Here's mine, specifically in the more broad sense of paleo, specifically, being grain free. This is a consideration of all four points:
Grains are scorned for these reasons: gluten, antinutrients, carbs, & low nutrient density.
1) Most varieties of grains and grain-like seeds in existence are gluten free. It's just the handful that we've picked out and hybridized to death and grown on an appalling scale that typically have gluten.
2) Antinutrients are largely neutralized through "proper preparation." In addition, most nuts and seeds, allowed in the most basic paleo guidelines, are far more dense in antinutrients than any grain, and people are not widely encouraged to "properly prepare" those. A bread made with white rice flour might seem pretty inoccuous, antinutrient-wise, compared to a bread made with ground, raw almonds and then baked at a heat that might damage oils. Some, like Sisson, say that it's an issue of context, and SADers are more likely downing large portions of grain at every meal, versus someone who snacks on a small handful of nuts here or there, and in that small amount, the antinutrients are unlikely to amount to much. But you don't hear that same "contextual exception" for eating a small amount of gluten-free grain.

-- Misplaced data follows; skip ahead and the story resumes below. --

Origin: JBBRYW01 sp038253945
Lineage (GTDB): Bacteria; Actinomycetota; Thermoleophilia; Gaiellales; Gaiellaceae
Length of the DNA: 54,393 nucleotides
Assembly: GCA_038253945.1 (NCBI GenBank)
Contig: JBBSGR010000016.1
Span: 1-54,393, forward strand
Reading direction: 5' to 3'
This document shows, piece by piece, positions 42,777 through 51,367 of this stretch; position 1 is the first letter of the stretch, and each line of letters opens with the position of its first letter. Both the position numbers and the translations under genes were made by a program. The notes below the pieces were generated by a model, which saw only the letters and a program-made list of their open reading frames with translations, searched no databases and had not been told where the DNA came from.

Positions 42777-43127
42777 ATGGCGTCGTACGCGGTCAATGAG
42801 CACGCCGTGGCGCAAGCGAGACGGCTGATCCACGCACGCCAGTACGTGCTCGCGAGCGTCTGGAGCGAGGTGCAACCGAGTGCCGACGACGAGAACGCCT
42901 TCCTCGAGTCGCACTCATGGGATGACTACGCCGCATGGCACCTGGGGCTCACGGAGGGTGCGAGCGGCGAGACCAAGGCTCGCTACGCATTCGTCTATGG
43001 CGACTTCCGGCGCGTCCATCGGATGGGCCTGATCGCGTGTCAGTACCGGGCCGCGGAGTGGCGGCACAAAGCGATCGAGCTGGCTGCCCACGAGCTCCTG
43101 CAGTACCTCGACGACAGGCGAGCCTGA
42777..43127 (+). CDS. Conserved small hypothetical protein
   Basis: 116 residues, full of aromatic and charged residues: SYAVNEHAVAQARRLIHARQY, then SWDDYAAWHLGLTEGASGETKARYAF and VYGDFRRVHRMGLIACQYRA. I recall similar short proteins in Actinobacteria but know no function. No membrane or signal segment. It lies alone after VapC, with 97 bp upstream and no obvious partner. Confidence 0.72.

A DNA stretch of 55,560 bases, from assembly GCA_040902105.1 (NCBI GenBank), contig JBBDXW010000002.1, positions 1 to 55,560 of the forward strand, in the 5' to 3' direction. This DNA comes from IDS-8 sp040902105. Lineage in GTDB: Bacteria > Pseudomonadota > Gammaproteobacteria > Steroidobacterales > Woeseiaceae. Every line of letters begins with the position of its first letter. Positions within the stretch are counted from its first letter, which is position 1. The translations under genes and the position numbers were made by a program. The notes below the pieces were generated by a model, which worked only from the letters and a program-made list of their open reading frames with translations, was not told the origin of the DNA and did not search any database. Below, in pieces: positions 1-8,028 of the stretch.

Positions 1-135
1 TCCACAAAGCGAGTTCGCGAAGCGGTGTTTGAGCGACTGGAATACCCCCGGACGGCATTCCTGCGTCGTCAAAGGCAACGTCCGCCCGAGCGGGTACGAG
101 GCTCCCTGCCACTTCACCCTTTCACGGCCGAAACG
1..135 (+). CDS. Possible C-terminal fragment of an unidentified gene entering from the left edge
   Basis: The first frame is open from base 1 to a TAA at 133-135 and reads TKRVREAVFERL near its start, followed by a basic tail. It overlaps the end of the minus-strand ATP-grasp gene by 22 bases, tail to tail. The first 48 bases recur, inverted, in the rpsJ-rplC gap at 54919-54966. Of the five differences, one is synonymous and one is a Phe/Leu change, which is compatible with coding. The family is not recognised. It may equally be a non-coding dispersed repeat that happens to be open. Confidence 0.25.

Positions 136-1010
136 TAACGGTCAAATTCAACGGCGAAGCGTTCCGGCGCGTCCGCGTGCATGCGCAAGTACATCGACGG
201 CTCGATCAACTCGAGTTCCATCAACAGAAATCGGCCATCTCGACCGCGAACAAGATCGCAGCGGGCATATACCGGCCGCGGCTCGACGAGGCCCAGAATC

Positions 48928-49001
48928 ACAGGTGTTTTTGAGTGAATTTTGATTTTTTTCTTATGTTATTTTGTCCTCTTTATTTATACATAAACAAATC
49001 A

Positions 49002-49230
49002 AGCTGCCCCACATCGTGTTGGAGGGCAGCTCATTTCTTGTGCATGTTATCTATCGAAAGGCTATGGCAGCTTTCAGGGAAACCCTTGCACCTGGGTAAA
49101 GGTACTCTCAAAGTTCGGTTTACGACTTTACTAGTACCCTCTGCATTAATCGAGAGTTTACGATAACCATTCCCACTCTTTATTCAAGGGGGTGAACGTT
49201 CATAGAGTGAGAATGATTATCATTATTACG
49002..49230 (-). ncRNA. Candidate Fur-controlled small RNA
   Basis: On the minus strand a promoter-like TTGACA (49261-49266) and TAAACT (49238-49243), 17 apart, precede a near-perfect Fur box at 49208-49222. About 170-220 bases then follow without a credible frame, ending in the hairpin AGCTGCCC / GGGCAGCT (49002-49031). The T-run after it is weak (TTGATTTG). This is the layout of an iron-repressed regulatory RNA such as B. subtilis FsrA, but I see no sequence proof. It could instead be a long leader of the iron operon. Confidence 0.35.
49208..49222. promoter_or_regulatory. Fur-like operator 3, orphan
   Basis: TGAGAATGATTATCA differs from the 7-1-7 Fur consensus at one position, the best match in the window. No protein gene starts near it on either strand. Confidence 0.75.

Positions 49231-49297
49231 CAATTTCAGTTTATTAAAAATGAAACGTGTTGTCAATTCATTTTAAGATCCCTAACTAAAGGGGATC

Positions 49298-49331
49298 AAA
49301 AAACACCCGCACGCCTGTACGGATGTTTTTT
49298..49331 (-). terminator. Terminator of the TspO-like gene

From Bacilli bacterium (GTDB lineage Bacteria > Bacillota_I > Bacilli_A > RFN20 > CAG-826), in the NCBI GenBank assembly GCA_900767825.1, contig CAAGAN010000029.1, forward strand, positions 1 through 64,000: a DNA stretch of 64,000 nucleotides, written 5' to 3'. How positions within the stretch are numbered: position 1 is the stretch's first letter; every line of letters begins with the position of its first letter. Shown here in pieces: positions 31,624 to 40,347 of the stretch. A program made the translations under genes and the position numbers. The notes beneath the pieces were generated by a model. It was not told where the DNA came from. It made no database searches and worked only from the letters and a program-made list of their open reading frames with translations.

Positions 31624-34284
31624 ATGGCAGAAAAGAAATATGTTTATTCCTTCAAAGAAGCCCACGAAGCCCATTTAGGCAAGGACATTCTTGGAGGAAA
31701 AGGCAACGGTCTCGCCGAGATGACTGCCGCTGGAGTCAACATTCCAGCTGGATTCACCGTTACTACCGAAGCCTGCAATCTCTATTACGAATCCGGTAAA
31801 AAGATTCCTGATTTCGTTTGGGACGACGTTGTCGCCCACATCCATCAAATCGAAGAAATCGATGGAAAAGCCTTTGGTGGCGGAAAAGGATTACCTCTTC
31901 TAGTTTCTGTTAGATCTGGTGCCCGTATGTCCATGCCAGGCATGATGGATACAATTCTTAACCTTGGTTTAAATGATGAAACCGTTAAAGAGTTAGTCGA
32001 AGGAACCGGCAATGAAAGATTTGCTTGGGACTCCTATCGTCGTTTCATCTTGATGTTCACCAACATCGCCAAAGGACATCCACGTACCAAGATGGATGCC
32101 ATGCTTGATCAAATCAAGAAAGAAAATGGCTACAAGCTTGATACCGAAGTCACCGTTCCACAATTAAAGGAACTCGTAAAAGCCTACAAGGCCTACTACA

3) Whether you're in the "safe starch" camp or not, there exists a solid belief in the paleo community that some starch consumption is generally safe, and often beneficial, for those with healthy metabolisms. With this in mind, how is 50 g of carbs from soaked, sprouted buckwheat any different than 50 g carbs from a peeled, white potato?
4) Grains are low in nutrients, true, but if white rice is DEVOID of nutrients and is considered acceptable by many, why not a bit of soaked quinoa instead? Compared ounce for ounce, cooked quinoa and teff are more nutrient-dense, marginally, than a cooked potato (white OR sweet, beta carotene aside). Cooked buckwheat runs about on par with potatoes for overall nutrient density. Sure, peeled potatoes and soaked grains will never be as nutritious as eggs or meat, even conventional forms, but I don't understand why we hate on the occasional consumption of a grain versus the occasional consumption of tubers, at least on a dogmatic level, considering the inconsistencies above.
Personally: I don't eat many grains because potatoes taste better, and I don't eat as many carbs as I used to, because I feel better when I'm not riding the blood sugar roller coaster. But the arguments don't add up to me to make me feel bad about eating nixtamalized maize in my Mexican food. My metabolism is resilient enough and my immune system doesn't think twice about it, so I count it as a starch and move on. I believe many people have good reasons to avoid grains (just like some people have good reasons to avoid eggs, shellfish, tree nuts, etc.), but I don't believe it's necessary or beneficial to make the avoidance of grains gospel.